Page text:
Date of Award:

5-1-2014

Document Type:

Dissertation

Degree Name:

Doctor of Philosophy (PhD)

Department:

Sociology, Social Work, and Anthropology

Advisor/Chair:

Christy Glass

Abstract

Recent scholars have identified a phenomenon known as the motherhood wage penalty with research demonstrating that women with children face wage discrepancies beyond those associated with being female. This project adds to our understanding of non-wage-related penalties by investigating two distinct gatekeeping stages: screening and interviewing. I asked do employer hiring practices create barriers to mothers’ access to jobs? To answer this question, I used a novel mixed-methods approach, combining a dual-state audit study with qualitative employer interviews. I framed my study using the status theory of motherhood, which suggests that whenever motherhood is salient in the labor market, mothers will face discrimination. This study is the first of its kind in the field of motherhood and organizational discrimination. In phase one, I completed an audit study in two states: Utah and California. Each week, I applied for 10 jobs in each state using two fictitious applicants for a total of 40 resumes per week. This resulted in 960 applications (480 companies) over a 24-week period. I then randomly selected employers in each state for a total of 27 interviews, allowing me to speak directly with hiring managers regarding their employment practices.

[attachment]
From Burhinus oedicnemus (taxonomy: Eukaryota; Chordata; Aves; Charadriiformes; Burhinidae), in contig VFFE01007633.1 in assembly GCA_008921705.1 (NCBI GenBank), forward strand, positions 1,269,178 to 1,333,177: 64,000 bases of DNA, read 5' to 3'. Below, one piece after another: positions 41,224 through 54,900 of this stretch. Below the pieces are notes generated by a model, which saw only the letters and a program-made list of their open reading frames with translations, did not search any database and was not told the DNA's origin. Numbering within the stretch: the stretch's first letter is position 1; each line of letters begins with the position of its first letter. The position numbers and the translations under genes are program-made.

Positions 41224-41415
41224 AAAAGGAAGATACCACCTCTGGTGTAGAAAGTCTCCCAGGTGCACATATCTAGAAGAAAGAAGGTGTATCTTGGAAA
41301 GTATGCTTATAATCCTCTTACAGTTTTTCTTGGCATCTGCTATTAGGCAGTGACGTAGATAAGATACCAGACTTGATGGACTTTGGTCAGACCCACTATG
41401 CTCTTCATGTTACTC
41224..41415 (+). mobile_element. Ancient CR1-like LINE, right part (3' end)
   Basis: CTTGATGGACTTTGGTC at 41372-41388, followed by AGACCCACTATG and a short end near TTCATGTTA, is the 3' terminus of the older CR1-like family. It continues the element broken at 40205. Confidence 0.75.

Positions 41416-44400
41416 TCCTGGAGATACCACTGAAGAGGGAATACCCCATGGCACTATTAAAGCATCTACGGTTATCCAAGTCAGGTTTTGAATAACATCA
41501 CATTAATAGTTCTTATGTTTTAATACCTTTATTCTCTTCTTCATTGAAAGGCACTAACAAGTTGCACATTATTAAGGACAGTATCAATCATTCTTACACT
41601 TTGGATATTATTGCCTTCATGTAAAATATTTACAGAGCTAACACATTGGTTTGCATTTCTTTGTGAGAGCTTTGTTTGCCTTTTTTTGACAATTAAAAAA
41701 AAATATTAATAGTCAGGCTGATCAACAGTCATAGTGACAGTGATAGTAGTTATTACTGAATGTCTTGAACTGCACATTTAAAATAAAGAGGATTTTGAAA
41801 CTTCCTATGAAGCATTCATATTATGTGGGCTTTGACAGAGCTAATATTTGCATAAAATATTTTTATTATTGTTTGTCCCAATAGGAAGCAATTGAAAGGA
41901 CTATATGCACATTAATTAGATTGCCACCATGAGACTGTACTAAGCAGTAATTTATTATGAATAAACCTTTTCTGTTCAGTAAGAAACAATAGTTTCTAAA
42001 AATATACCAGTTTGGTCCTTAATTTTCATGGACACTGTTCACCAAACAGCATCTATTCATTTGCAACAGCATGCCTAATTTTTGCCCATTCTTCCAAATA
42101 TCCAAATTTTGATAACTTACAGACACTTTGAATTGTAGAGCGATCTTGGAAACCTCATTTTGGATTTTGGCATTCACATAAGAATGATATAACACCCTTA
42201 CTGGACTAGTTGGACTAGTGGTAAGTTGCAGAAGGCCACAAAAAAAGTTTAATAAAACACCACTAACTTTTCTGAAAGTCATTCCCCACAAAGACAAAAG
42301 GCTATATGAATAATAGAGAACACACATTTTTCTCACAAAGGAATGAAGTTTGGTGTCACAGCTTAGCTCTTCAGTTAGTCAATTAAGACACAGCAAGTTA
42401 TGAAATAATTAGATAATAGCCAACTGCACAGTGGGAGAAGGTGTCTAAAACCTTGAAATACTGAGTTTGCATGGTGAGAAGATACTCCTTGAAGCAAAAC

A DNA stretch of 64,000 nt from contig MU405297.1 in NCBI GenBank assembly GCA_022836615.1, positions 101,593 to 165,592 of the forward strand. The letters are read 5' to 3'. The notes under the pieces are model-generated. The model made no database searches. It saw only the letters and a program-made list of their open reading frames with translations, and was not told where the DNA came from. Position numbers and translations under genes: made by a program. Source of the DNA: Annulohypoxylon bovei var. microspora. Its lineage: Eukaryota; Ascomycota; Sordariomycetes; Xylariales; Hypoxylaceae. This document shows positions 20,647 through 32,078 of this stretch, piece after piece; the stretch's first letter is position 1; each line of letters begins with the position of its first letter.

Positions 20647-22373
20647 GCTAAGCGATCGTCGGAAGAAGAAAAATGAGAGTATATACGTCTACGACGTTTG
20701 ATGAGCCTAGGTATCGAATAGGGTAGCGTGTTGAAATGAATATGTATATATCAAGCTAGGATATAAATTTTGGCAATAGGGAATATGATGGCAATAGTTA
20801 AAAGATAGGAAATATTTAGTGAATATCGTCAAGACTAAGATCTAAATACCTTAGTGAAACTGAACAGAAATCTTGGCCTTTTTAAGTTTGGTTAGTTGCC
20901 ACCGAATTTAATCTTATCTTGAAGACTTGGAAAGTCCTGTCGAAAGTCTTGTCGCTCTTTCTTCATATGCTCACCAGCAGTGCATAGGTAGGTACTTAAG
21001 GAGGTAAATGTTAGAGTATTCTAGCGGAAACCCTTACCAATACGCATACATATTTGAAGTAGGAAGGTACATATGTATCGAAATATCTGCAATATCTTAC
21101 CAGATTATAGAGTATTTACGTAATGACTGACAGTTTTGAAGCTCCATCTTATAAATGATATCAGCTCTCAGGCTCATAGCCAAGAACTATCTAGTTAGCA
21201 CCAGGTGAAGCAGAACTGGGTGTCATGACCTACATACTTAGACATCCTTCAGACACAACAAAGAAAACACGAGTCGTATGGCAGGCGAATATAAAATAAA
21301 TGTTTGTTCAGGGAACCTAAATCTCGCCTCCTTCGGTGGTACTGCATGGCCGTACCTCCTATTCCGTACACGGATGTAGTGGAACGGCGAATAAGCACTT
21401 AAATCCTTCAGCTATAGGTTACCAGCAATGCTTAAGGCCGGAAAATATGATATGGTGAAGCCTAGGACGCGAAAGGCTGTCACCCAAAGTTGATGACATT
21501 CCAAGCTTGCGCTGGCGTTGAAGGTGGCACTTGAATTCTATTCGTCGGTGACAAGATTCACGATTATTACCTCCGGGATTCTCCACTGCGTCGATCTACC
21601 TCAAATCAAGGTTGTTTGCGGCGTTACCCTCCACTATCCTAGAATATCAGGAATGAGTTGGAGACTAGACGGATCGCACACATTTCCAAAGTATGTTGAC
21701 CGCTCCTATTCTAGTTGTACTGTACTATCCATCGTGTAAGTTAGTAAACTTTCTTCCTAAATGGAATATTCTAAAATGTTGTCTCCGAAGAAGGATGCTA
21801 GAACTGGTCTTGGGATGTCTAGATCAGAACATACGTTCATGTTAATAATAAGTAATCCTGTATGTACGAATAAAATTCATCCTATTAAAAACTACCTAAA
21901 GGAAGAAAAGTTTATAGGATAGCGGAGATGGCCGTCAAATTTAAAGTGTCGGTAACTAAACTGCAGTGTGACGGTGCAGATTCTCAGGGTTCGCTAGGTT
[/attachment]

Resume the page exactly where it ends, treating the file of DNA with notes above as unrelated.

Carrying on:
Throughout this project I identified employer bias at both the screening and interviewing stages. This included three key mechanisms: employers’ ideal expectations for their workers, the subjective assessment of both soft skills and family responsibilities, and the employment gap inquiry. Findings also varied by state suggesting that the salience of motherhood may be impacted by larger cultural and policy contexts resulting in varied labor market outcomes.

Included in

Sociology Commons

Share

COinS